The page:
For me the difficult part about Caddisflies as they relate to trout is determining what is going on. Seems kind of “duh” but it breaks down something like this. On stream, splashy rise, see a few adult caddis fluttering around, maybe catch one match the size/shape/color as best I can but that’s when things fall apart. Sure I can throw on any number of adult dries that might meet most requirements but the complexity of the Caddis makes further choices difficult. When that adult pattern doesn’t produce a rise no matter how it is presented something else must be determined. Which specie? What does the larva look like? What kind of pupa should I try? Perhaps that splashy rise came as a result of a pupating caddis attempting to make a break for freedom and not the adult I see fluttering around. My goal here is to not become an expert on Caddisflies (I’m not going scuba diving in my favorite hole like La Fontaine) but rather to be able to make a few
educated guesses. So where to begin? Well I know where, it’s sitting at home on a shelf next to some of my favorite texts and you can view it here. I am fortunate to have a bound copy and glad to own it.
The Guide to Aquatic Invertebrates of the Upper Midwest. You know your a bug nerd when you are excited to have this on your bookshelf, that or your in classes at the U of M to become an entomologist. So you get your hands on a copy of this beast. Now you have to decipher it, this can be challenging. Any number of terms that I have to look at twice just to pronounce make all the difference in the world of the caddis fly, especially when it comes to identifying the larval specimens. The U of M and a few other Universities have good aquatic insect identification tools. I point to the U of M’s Aquatic Insect Interactive Verification Program because it is meant to work in tandem with the guide book listed above. A second online identification resource comes from North Dakota with great images and explanations of all the complex terms that make up invertebrate identification. Collecting a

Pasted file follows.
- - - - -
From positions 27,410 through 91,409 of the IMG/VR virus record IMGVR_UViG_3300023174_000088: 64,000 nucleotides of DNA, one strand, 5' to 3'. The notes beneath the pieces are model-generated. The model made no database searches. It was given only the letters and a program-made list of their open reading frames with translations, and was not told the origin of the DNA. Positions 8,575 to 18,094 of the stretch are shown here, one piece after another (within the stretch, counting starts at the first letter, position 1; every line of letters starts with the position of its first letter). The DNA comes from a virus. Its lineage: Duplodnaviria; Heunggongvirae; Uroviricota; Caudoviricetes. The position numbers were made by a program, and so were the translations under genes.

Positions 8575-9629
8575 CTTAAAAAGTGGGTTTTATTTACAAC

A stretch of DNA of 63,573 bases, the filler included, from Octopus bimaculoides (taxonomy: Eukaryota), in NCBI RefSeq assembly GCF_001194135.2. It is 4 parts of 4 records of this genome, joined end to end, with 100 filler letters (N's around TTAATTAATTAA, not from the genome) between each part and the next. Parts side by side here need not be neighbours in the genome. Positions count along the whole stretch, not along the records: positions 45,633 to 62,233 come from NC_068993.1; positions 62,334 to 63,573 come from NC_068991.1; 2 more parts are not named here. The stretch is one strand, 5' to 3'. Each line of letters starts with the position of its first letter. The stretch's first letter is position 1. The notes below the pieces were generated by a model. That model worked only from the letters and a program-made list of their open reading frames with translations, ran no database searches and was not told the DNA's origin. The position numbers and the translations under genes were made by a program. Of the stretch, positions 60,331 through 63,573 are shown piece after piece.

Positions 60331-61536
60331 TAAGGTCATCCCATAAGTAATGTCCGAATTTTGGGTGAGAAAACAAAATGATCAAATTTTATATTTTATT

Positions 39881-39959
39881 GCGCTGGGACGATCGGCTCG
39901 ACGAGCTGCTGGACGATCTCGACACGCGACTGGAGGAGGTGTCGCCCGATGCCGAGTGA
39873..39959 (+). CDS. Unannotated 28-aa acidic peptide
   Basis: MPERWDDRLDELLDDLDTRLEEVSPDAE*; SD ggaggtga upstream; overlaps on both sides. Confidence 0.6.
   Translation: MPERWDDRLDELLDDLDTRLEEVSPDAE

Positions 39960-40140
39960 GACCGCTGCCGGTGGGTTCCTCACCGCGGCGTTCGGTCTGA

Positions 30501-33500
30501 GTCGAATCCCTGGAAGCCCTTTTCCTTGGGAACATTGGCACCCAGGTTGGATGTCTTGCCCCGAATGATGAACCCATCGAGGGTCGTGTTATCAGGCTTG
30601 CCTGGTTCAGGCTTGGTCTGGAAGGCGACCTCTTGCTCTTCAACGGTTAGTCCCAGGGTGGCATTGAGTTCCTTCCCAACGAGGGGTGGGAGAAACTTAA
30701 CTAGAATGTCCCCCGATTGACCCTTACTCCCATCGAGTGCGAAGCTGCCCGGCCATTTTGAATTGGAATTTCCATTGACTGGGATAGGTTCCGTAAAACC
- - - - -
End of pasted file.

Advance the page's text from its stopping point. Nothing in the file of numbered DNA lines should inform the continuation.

few specimens, toting them home then using the verification program will help narrow the field with which I can look to the guide for further specific identification.
Out in the feild it becomes quickly apparent that the ratio of Caddisfly larva to say Mayfly larva is drastically skewed towards the Caddis just flip over a rock or shake a few weeds. Combine that information with the fact that fisheries biologists working for the DNR in our region can point to scientific research stating that the spring fed creeks we have here are so packed with trout food of all kinds that the need to feed on drifting insects diminishes with the age/size of an adult Brown trout. That is not to say they don’t feed on drifting invertebrates but rather they have a choice and the larger fish may be choosing to pick those millions of rocks packed with millions of cased caddisfly larva as an easier meal than waiting for the occasional drifting food item. That thought has me concentrating on the caddisfly larva, attempting to imitate the larval forms and use the indentification guide to hopefully gain a better grasp of which larval forms will transition to which pupal and adult forms.